I mentioned that in Atlanta there was a big need for landscaping water; he said that if that was the case it would make sense to have the biggest tank and connect the washer to it. He noted that you can also connect your downspouts to it and collect rainwater.

I’m not sure the mass market is going to run out to spend $2,000 to save a little water — especially if water prices don’t go up to reflect low supply and high demand.

How to Create "House Rules"

Thursday, November 29th, 2007

Scott Meyer, in his Basic Instructions comic, explains How to Create “House Rules” for games.

Reading the 2nd Amendment

Wednesday, November 28th, 2007

Shannon Loves notes that when Reading the 2nd Amendment we should at least be aware of what the language used meant at the time:

The 2nd Amendment in its original form reads:
A well regulated Militia being necessary to the security of a free State, the right of the people to keep and bear Arms shall not be infringed.

Today, “regulated” most commonly means, “placed under government oversight.” Militia implies the civilian reserve of the national military. “security of a free state” means protecting the national government from external attack. “The people” means all citizens considered in concert. Given these modern definitions and shadings, a naive reader might interpret the 2nd Amendment as stating:

A military reserve, supervised by the national government, being necessary to protect the State from external attack, the right of the people collectively to maintain and use weapons shall not be infringed.

In 1792, “regulated” as applied to military matters contained no connotation of political oversight or control. Instead, it meant trained and organized. In a time when soldiers fought by moving in large, coordinated formations, order meant everything to military effectiveness. They used “regular” in the sense we use when we speak of of a regular angle or polygon. “Regulated” military units were organized into consistent, interchangeable units that made battlefield information management more efficient. “Unregulated” military units were just unorganized groups of men that could not fight as effectively as did “regulated” units. The use of “regulated” versus “unregulated” held no connotations of political control at all but merely described the units’ state of military organization.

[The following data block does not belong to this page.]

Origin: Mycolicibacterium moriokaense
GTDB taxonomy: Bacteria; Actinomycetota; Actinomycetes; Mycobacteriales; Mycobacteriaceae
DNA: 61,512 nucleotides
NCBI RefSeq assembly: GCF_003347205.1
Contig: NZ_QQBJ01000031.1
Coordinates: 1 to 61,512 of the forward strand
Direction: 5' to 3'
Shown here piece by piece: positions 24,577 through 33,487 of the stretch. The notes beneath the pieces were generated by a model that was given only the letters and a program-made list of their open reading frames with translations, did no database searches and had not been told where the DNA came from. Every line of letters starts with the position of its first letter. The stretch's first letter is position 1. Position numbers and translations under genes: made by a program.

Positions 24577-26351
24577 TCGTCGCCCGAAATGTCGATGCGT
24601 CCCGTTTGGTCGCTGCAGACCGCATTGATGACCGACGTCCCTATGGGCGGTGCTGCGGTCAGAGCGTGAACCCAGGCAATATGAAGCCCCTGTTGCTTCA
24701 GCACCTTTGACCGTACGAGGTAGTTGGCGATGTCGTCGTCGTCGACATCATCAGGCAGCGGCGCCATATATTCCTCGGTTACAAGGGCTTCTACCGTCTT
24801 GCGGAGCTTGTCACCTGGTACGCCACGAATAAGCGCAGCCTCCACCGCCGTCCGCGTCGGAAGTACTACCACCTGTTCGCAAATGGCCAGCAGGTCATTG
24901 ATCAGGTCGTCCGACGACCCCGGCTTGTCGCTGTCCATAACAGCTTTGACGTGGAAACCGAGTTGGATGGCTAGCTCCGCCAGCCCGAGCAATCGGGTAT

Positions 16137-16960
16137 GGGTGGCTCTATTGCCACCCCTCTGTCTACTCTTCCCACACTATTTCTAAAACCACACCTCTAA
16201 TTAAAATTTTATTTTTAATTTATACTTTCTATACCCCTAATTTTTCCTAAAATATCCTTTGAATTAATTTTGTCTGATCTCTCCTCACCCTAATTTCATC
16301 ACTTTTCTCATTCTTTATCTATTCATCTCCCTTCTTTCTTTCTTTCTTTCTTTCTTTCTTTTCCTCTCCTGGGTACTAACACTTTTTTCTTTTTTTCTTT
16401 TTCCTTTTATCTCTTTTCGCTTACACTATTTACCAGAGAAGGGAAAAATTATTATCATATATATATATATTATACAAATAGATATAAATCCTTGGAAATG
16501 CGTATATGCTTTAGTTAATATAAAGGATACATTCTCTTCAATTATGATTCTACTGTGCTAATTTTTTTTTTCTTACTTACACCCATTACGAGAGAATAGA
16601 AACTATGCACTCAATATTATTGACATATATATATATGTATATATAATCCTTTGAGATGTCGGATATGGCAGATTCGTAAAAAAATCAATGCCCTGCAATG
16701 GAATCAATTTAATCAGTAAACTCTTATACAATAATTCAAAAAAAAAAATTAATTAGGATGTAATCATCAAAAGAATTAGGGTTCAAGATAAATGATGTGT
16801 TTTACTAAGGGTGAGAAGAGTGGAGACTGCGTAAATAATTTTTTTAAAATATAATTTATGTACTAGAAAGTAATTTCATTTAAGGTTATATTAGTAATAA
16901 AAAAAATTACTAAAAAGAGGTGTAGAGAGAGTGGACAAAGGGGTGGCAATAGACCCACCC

With the passage of time, armies raised by centralized governments proved more organized than those raised by citizens. The phrase “regular army” evolved to mean one controlled by a centralized authority and “irregular army” evolved to mean an ad hoc one. The original use of the words to describe the organizational state of the army at any given time disappeared.

In 1792, “militia” held no connotations of a military reserve. Instead, the term applied entirely to self-organized groups of citizens operating out of their own shared authority. A “militia” differed from an “army” in that a central executive such as a monarch raised armies, but when citizens acted themselves they raised “militias”. Nothing in the use of the word “militia” prior to the 20th Century implied any degree of state sanction. In both colonial and frontier times, groups of citizens raised “militias” on their own authority at any time of their choosing and organized them as they saw fit. Prior to the Civil War, most campaigns against Native Americans were carried out by militias organized in frontier communities. Indeed, for people of the founders’ generation, no current American military organization would qualify as a “militia”. State executives were given the authority to call out the militia but the inherent moral and legal authority to form a “militia” rested with the civilian population.

In 1792, “free state” did not mean a country free from external attack but rather a non-despotic government.

In 1792, “right” meant an inherent ability instead of the modern sense of “granted privilege” or “entitlement.”

In 1792, “the people” definitely meant “each individual citizen.”

In 1792, “keep and bear” meant “possess and use.”

In 1792, “arms” meant “weapons.”

So, if we update the language of the 2nd amendment into its modern equivalents we get something like:

Well trained and coordinated groups [of] citizens organized for military action being necessary to prevent the devolution of governments into despotism, the inalienable ability of individual citizens to possess and use weapons shall not be abridged.

James Bennett follows up with a comment on the times:

We should also remember that the Founders were referencing relatively recent historical experiences — ones that had overshadowed political discourse throughout their lives. If any American state were t attempt secession tday, we would view that event through the lens of the American Civil War even though that event was almost 160 years ago. So the founders viewed these issues through the lens of the Glorious Revolution, which was only a century previous — they had known witnesses to those events in heir childhoods. And the English Civil War was no more distant to them than the American one is to us today. To them, the threat to the “security of a free state” was exemplified by the Stuarts trying to disarm citizens’ militias in the years before 1688, or the professional New Model Army marching into Parliament to dismiss the members they disliked by force of arms. The Second Amendment is a real reaction to real-world events — and it specifically endorses the fundamental concept of an armed citizenry.

A Thirst for Change

Tuesday, November 27th, 2007

A few years ago, Kara and Theo Goldin quit their jobs — she was a VP at AOL, and he was an IP lawyer at Netscape — to renovate their house and raise their young children. Then they realized they had A Thirst for Change: